andrew at anselan.com
Tue Dec 1 14:14:30 EST 2009
Thanks for picking this up. The diagram was wrong (sorry), but in trying to repair it I have found a better position:
"#1", "#2", "#3", "#4", "#5", "#6", "#7"
I am aware there should be no short mates in an exact directmate, and that a Tablebase does not pick these up. But Juha has deliberately left the precise terms of the challenge vague.
Maybe this is to foment discord amongst us :o) but I think it's because
he thinks that accidental new interpretations may be fruitful.
He said he used a Tablebase and he said in a separate email to me that he has found a solution n>10 !?! If so, I think it is highly unlikely that he has excluded short mates. If in fact his position does exclude short mates, I am very impressed.
Perhaps Juha can clarify what his position is on short mates in his challenge?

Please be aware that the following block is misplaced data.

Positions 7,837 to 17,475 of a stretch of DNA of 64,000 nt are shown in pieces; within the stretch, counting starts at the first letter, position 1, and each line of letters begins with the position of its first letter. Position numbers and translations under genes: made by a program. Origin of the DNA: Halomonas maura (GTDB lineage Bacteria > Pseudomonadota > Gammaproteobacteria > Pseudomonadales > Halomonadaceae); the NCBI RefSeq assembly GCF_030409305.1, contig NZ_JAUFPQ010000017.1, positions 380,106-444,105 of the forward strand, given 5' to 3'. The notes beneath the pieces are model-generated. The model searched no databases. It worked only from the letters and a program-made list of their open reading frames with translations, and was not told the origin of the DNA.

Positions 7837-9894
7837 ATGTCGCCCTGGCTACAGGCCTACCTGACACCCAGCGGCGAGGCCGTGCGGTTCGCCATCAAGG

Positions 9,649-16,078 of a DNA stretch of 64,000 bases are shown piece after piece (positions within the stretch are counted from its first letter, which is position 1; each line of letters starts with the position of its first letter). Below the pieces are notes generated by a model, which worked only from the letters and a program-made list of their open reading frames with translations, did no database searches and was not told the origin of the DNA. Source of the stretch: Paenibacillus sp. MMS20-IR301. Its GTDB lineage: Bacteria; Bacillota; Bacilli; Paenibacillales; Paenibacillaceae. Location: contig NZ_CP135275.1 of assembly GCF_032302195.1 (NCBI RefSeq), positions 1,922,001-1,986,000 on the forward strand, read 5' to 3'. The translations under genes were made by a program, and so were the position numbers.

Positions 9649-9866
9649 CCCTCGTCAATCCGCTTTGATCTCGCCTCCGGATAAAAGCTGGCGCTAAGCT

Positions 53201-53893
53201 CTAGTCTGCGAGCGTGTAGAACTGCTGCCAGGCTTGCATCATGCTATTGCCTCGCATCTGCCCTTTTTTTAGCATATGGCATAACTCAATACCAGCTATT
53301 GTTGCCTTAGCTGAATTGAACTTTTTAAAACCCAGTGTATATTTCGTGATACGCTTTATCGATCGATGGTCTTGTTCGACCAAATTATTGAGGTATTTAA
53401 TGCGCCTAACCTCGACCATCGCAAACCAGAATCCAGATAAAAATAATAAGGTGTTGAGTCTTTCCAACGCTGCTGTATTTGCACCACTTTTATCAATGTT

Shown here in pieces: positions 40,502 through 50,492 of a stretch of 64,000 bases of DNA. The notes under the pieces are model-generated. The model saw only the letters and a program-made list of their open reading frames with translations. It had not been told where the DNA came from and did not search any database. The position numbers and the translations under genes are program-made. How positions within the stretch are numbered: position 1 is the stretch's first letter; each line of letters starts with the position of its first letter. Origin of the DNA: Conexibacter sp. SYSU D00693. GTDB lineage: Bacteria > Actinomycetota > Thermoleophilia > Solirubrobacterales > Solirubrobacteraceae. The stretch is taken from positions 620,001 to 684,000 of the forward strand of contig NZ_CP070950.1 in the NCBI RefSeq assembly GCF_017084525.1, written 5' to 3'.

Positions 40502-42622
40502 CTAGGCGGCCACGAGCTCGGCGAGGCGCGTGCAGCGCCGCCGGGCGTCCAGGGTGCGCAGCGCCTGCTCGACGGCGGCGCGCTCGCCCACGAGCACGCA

The "infinite challenge" that was discussed earlier is different. Here White can *force* a mate in exactly k moves, for each k. Again short mates may exist *but* White can avoid them.
All the best,
----- Original Message ----
From: Joost de Heer <joost at sanguis.xs4all.nl>
To: retros at janko.at
Sent: Tue, December 1, 2009 3:50:36 PM
Subject: Re: [Retros] Challenge
> "#1", "#2", "#3", "#4", "#5"
How does white deliver mate in 1, 2, 3, 4 or 5?
And TB results can't be trusted for exact-# compositions. The move that is indicated #4 may have a defensive move which leads to a #3, which isn't allowed in an exact-# composition, all variations should be of the same length.
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